Marius is a divorced man in his late thirties. His five year-old daughter Sofia lives with her mother, which causes Marius a deep frustration. On the day Marius arrives to take his daughter... See full summary »
Paul Hanganu loves two women. Adriana his wife and the mother of their daughter, the woman with whom he's shared the thrills of the past ten years, and Raluca the woman who has made him redefine himself. He has to leave one of them before Christmas.
Seeing a way to reassert control over her adult son's life when he faces manslaughter charges, an affluent Romanian woman sets out on a campaign of emotional and social manipulation to keep him out of prison, navigating the waters of power, corruption and influence. Child's Pose is based on the sense of loss of parents who have to send their children away-physically and psychologically. The parent-child relationship is re-assessed through a son in his 30s that wants to escape from his mother, who in turn wants to keep her adult son by her side. The mother's character is quite familiar, but this film is unique in that the director delicately portrays how the controlling mother wants to deny that her son is destined to leave her by following the characters' emotional flows and gazing at their twisted desires. Luminita Gheorghiu turns in an extraordinary performance in playing a mother struggling to "save" her son. Heading to the conclusion, the film shows that the unhealthy mother-son ...Written by
In Italy the title was re-written with a typo in it ('Il Caso Kerenes' instead of the correct spelling of the family name Keneres) and the film was advertised on posters and published on DVD with this typo there. See more »
What did I do wrong?
Never mind now. I'm putting this on the table. You can say yes or no. You either let me call you when I feel like it, or it's nothing. And a suggestion. If it's hard, find a substitute. A dog, a lover, a hobby. People your age visit the Pyramids.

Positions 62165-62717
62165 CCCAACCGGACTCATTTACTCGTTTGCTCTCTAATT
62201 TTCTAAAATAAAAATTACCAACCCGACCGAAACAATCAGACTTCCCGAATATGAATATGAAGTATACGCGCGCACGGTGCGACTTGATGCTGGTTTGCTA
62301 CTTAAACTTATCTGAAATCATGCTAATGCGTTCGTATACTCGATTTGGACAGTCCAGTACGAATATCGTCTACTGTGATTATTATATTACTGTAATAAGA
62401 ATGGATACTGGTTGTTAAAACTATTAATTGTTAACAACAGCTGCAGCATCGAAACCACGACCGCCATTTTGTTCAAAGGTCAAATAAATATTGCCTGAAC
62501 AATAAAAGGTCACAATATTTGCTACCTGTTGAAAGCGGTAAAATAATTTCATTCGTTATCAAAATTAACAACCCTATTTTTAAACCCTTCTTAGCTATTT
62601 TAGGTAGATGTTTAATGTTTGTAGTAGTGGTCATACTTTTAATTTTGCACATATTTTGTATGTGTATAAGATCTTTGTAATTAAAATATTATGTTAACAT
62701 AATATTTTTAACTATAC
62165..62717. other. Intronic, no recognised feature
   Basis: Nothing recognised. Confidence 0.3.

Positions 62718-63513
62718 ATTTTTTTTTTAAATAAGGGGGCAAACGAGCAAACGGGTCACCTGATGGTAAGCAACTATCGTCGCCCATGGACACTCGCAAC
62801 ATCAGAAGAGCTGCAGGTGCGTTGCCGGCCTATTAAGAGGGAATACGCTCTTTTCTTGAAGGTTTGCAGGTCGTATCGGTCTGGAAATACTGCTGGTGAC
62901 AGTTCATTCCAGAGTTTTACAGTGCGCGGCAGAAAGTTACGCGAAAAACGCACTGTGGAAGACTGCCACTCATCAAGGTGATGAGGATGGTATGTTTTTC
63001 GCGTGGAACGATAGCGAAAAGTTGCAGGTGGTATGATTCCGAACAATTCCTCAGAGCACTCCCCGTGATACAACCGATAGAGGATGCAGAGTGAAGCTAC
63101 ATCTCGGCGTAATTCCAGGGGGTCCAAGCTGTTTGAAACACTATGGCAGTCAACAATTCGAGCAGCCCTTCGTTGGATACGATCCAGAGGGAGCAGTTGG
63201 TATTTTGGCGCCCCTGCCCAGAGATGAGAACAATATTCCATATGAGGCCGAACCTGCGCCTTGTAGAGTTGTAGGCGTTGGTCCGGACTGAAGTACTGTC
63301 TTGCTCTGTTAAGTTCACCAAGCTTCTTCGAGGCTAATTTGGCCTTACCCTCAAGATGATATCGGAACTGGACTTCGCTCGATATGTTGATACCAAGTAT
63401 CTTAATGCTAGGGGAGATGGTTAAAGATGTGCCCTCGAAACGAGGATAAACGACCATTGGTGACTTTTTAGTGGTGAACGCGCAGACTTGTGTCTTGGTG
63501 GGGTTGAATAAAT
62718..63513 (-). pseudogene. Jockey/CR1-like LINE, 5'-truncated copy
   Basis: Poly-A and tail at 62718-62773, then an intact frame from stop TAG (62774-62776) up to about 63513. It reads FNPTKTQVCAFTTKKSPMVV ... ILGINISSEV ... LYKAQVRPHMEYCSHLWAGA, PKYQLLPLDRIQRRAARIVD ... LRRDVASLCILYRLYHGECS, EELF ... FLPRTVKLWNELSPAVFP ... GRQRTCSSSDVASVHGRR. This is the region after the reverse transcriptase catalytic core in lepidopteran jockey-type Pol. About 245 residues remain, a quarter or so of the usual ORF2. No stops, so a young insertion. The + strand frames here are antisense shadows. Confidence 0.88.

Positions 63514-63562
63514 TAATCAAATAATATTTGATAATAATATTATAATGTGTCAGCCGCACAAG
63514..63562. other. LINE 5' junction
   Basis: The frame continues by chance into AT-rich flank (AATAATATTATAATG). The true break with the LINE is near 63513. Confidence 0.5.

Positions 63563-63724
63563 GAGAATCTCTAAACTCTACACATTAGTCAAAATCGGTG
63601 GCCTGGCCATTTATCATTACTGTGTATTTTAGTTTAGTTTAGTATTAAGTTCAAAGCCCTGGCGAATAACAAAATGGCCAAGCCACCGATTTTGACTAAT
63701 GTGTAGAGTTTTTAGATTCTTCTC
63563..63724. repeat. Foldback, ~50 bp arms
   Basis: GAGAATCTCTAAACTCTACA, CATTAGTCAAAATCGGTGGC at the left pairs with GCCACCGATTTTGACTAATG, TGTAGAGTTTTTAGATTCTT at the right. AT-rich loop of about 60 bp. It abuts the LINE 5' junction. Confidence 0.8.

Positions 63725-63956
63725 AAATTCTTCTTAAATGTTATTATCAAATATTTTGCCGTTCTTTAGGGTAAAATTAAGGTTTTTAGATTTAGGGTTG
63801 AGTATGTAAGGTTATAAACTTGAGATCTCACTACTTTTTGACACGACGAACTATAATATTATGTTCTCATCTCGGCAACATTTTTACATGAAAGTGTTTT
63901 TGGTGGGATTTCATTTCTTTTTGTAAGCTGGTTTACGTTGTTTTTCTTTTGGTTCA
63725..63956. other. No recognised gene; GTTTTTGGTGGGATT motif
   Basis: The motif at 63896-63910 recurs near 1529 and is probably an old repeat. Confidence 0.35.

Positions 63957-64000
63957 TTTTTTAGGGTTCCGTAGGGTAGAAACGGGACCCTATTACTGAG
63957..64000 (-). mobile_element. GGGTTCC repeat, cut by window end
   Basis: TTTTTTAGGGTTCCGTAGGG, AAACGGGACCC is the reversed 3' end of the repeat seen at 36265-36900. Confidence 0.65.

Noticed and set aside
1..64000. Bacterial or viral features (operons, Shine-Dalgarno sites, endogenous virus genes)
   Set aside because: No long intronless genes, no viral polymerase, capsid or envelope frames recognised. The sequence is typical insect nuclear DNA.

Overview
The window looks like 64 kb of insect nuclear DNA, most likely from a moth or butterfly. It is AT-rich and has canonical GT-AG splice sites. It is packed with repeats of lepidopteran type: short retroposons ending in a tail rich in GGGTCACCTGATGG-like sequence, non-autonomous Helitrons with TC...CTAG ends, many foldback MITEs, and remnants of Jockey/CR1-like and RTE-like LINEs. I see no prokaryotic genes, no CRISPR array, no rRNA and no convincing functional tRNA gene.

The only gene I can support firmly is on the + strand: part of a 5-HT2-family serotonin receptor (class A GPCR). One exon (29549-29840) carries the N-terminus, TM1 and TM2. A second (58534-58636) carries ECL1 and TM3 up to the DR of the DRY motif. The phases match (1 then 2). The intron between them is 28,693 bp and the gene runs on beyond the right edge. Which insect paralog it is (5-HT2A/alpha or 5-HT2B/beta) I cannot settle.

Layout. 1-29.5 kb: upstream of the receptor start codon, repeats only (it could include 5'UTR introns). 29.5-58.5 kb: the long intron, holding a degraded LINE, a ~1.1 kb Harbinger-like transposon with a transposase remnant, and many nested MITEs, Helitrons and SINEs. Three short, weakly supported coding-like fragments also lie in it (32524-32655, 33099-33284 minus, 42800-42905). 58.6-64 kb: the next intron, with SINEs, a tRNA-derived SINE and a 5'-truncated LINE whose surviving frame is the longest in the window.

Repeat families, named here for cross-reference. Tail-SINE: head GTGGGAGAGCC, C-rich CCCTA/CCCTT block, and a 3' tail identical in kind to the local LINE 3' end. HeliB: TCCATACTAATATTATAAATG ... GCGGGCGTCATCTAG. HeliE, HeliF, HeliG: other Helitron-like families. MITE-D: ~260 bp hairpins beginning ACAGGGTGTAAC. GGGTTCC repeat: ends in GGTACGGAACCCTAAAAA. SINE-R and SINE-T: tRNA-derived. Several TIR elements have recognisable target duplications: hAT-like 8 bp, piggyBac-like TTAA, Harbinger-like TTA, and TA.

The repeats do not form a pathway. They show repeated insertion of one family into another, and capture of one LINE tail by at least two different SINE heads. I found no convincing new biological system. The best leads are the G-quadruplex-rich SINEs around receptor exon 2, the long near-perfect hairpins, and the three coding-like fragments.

Other people my age have a normal relationship with their child. Parents find their fulfillment in their children. Everything they failed to accomplish, they achieve through their children.
So we're agreed.
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I happened to catch a screening of the film attended by the director and some of the actors, followed by a short Q&A. This sort of effort is part of a greater plan to bring appraised Romanian films closer to the Romanian audience, while also creating an association with the people responsible for their success, more often than not "against the odds".
What sets Netzer's film apart from some of the other recent Romanian works of cinema is its sardonic humor which works best when it's aimed at the characters and not at some of the pervasive practices of society. I've personally always felt that personal stories, meaning character stories, always came in second to some grand piece of social commentary, usually on the communist background of the country, in most of the acclaimed Romanian cinema of the 21st century. Not to say that such commentary lacks relevance, but there's just more to modern life than its dark red heritage.
Of course, "Pozitia Copilului" is deeply rooted in antics which one could call symptomatic of Romania and as a means of characterization, the backdrop is justifiable. Occasionally though, when certain aspects come across a bit too hard pressed, they do a disservice to the otherwise excellent balance of a difficult story. This does in no way undermine the beautifully detailed portrait of the film's main character, a highly controlling, bossy, arrogant, mean-spirited mother whose faults go quite a way to being redeemed by the passionate dedication with which she tries to protect her son, who had killed a child in a car accident. The ambivalence is so finely portrayed by Luminita Gheorghiu that both the moments of involuntary humor and the moments of pure drama work just as well.
It's ironic that Mrs. Gheorghiu also played in "Moartea Domnului Lazarescu", a film I found to be close at heart with "Pozitia Copilului", in that it relies heavily on a complex central character and its critique is subtle, yet scathing. I'd go so far as to say that these kind of films, while still dominated by a type of post-modernist bleakness, can lead a shift of focus to the greater importance of characters as individuals in Romanian movies, not only as symbol stand-ins.
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